When my children have big projects or a great deal of homework to finish, I encourage them to tackle the hardest job first. That was my thinking when I chose Mansfield Park as my first Janeite at Forty re-read. It is my least favorite Austen novel and I have heard many other Janeites say the same. I believe the problem is that it is very difficult for a modern woman to relate to the book’s main character, Fanny Price.
I had hoped that a second read would provide a greater understanding of Fanny and her relationship with her cousin Edmund, and I suppose I did reach that goal. The problem is I dislike them even more this time around. I recently mentioned to a friend that in spite having left behind my preference for bad boys years ago, I still prefer Henry Crawford to Edmund Bertram. I might even prefer George Wickham to Edmund Bertram.
Edmund has his good qualities. He was always Fanny’s champion even when his attentions were diverted to Mary Crawford. His care for his brother Tom during his illness is commendable as is his genuine grief over his fallen sister. However, his self-righteousness is hard to swallow as is his willingness to set aside decorum if it means he can be closer to Mary.
I know several out there will disagree with me, but I do believe he genuinely loved Mary Crawford. He was willfully blind to her faults and even her preferences. If Darcy could see that Wickham would make a poor clergyman, Edmund should have seen that Mary would have been miserable as a clergyman’s wife. There was nothing just in her preference for town and society though she was raised among such. She had been poorly influenced. Of course, she should have preferred a quiet family party and if given enough time, surely he could make her see where she was wrong. Why shouldn’t he think he could change her mind, after all, he had formed Fanny’s to his liking.
Yes, he loved Mary and she broke his heart. So what else could he do but turn to her exact opposite? I believe he decided to marry Fanny simply because Fanny was there and would never disagree with him. Perhaps I am too harsh, but I just really do not like him!
I can happily say that two things stood out for me in this re-reading that were not there the first time. The first is the feeling of sincere sympathy for the little girl Fanny who was taken away from everything she knew and loved and plopped down in front of strangers who were primarily inconsiderate and often cruel. As a mother, my heart ached for that little girl and wanted very much to comfort her. My affection lasted only until the second or third time she praised Edmund as the best being in creation. In all seriousness, Austen does a beautiful job in showing us how words can affect a child, especially one as timid and out of place as Fanny. It is no wonder she gave her heart to Edmund as he was the only one who showed any kindness to her in those early years.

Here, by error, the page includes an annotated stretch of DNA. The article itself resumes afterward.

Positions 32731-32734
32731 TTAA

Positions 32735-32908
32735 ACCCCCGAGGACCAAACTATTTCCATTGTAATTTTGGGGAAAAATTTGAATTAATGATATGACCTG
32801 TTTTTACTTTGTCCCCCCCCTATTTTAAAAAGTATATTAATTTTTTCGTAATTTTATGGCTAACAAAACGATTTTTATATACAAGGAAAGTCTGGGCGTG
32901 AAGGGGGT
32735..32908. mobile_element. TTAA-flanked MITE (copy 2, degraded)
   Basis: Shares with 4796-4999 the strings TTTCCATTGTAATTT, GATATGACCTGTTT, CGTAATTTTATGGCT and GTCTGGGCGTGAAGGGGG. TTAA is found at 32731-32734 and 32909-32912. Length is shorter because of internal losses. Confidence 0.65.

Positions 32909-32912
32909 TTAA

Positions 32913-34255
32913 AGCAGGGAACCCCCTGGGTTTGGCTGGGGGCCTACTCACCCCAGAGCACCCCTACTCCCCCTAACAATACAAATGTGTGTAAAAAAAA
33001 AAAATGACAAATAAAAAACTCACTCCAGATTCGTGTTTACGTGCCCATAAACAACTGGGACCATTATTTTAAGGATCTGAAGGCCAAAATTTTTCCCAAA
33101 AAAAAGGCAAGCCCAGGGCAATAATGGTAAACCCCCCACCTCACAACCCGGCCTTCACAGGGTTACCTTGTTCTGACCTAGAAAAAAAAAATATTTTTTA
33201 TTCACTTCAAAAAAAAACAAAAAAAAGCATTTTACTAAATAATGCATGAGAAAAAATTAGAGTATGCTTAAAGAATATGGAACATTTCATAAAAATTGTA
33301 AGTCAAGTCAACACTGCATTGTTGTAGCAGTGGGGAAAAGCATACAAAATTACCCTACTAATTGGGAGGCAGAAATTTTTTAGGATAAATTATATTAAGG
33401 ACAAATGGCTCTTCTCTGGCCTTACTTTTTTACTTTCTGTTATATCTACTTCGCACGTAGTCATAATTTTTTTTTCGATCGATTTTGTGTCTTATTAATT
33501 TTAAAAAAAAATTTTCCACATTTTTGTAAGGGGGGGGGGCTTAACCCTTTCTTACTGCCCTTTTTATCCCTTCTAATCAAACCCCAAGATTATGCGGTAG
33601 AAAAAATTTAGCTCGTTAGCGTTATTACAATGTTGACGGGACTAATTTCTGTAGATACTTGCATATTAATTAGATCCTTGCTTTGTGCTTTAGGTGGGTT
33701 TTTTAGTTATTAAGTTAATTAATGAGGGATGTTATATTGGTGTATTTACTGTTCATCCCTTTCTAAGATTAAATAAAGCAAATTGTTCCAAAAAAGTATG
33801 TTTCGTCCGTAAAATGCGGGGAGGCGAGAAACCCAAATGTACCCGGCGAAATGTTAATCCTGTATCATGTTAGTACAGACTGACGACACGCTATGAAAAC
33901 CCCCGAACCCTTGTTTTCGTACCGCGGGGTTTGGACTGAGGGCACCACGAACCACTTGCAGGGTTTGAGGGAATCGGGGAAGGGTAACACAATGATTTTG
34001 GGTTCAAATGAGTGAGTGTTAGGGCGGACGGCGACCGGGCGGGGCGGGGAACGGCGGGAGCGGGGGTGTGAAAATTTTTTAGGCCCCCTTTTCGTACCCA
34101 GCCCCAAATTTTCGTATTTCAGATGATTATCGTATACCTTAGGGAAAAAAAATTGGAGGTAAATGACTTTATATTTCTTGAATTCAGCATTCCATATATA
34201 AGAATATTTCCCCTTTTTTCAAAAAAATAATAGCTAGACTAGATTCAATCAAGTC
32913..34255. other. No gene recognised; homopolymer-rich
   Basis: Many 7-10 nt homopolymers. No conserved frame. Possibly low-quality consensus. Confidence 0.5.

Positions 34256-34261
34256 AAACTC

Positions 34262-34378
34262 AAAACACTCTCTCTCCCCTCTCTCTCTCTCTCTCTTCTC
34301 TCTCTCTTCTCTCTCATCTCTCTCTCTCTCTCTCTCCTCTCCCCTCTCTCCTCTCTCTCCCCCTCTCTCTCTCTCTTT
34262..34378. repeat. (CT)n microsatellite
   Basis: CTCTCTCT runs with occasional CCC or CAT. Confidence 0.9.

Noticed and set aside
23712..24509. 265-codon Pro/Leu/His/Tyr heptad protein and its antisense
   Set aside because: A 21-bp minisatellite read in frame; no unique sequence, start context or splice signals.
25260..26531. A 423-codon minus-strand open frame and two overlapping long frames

I think about what Fanny could have been had she been loved. Henry fell in love with her (as much as he could) when her entire countenance was changed in her brother’s company. Fanny was a woman meant to love and I wish I could see her as a mother. I can believe that she would find courage and strength in that role and give her children all the familial comforts that she was denied.
The second material change, or perhaps greater awareness, was the development of a true and genuine hatred of Mrs. Norris. I believe she talked Sir Thomas into taking Fanny in so that she would be above at least one person at Mansfield. Her cruelty to Fanny as well has her constant interference at Mansfield was hard to witness. How annoying is it to see a woman so concerned with the workings of another woman’s house? How many women do we know like her in real life?
One thing I enjoyed a great deal was the humor displayed throughout the book. While I believe the main characters lacked depth and likability, the narration was full of witty and thoughtful observance. If I ever read this again, I believe I will do so with an air of biting sarcasm. I will choose to believe that Austen wrote Mansfield Park as a parody of the weak, pliable female that was the expectation of so many at the time. I will go against the grain and determine Mary, Henry and even Rushworth as the more likeable characters.
Go on, despise me if you dare. I would love to hear your opinions on my observations as well as your own. Next month, I believe we will tackle Emma. I promise I will like the protagonists next time around. See you then!